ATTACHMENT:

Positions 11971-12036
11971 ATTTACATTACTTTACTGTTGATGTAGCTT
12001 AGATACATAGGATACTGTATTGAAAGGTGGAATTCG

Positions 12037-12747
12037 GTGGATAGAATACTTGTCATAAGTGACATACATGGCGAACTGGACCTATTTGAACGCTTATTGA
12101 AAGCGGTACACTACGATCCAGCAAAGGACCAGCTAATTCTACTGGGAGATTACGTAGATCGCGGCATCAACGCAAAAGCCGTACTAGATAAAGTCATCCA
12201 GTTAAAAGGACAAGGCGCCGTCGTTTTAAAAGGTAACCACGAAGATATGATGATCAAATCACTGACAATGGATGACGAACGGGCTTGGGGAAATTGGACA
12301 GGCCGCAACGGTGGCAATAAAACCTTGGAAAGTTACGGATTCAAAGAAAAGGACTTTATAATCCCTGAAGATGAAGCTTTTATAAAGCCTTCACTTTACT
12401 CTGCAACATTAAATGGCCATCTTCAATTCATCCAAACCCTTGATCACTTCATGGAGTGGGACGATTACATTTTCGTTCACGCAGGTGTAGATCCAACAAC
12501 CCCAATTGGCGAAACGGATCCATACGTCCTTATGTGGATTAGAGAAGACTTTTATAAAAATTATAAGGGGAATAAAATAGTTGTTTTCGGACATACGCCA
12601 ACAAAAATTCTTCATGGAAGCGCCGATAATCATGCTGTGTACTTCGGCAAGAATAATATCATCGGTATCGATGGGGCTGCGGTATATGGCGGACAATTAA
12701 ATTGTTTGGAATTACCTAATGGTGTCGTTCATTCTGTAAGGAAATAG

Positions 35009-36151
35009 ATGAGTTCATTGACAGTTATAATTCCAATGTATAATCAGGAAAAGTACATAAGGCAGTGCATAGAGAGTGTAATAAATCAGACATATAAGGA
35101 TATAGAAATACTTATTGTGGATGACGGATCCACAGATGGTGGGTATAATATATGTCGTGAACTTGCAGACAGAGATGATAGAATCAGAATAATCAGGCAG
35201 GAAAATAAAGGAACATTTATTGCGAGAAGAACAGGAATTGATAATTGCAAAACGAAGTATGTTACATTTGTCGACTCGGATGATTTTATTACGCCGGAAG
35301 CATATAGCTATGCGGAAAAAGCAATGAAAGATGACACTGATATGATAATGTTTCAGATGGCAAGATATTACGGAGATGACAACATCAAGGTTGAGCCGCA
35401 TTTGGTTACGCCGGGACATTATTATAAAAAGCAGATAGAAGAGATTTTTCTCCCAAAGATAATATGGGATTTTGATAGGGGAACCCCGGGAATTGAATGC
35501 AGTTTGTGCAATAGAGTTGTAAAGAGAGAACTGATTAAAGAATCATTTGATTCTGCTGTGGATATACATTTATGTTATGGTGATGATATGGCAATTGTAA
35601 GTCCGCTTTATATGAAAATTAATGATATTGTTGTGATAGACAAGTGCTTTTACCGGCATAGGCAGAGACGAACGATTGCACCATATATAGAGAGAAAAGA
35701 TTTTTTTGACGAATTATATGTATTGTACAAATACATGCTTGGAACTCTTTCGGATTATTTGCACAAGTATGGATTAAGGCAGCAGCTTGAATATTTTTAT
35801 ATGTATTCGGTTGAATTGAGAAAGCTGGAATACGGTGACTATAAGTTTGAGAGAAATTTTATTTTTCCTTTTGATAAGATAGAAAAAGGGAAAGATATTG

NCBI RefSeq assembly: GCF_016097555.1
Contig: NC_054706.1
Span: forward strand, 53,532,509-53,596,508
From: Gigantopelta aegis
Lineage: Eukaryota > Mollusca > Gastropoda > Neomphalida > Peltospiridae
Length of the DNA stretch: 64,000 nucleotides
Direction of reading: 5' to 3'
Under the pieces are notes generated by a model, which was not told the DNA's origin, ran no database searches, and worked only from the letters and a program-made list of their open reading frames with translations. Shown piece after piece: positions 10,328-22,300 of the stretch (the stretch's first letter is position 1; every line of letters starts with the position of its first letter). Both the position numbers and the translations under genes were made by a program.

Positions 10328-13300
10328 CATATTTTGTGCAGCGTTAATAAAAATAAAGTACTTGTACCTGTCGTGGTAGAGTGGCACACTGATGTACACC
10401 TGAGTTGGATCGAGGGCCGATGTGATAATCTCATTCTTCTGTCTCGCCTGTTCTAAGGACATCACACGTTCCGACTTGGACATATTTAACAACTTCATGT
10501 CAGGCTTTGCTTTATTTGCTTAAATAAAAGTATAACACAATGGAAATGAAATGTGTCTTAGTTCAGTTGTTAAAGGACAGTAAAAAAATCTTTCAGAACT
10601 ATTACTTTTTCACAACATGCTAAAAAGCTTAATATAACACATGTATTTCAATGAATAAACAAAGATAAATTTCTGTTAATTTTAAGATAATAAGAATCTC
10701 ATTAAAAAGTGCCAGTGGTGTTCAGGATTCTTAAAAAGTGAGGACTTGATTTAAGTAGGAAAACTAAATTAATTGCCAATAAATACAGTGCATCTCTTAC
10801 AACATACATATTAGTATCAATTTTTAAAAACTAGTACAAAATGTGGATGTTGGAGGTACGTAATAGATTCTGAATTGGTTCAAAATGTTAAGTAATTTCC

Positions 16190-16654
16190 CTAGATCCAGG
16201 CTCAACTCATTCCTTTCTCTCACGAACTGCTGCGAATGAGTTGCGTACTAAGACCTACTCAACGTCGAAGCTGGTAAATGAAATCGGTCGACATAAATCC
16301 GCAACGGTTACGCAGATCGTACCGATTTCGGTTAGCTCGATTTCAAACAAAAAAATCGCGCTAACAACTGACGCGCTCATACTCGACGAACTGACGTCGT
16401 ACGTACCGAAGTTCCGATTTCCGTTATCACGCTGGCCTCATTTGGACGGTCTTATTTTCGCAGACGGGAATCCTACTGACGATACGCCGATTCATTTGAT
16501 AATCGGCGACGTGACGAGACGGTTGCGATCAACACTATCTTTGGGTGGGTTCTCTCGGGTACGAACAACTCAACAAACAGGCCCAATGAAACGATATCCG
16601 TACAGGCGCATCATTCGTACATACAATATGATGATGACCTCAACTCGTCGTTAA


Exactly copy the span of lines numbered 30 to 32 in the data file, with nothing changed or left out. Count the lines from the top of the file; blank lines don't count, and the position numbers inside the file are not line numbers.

Under the pieces are notes generated by a model, which was not told the DNA's origin, ran no database searches, and worked only from the letters and a program-made list of their open reading frames with translations. Shown piece after piece: positions 10,328-22,300 of the stretch (the stretch's first letter is position 1; every line of letters starts with the position of its first letter). Both the position numbers and the translations under genes were made by a program.

Positions 10328-13300
10328 CATATTTTGTGCAGCGTTAATAAAAATAAAGTACTTGTACCTGTCGTGGTAGAGTGGCACACTGATGTACACC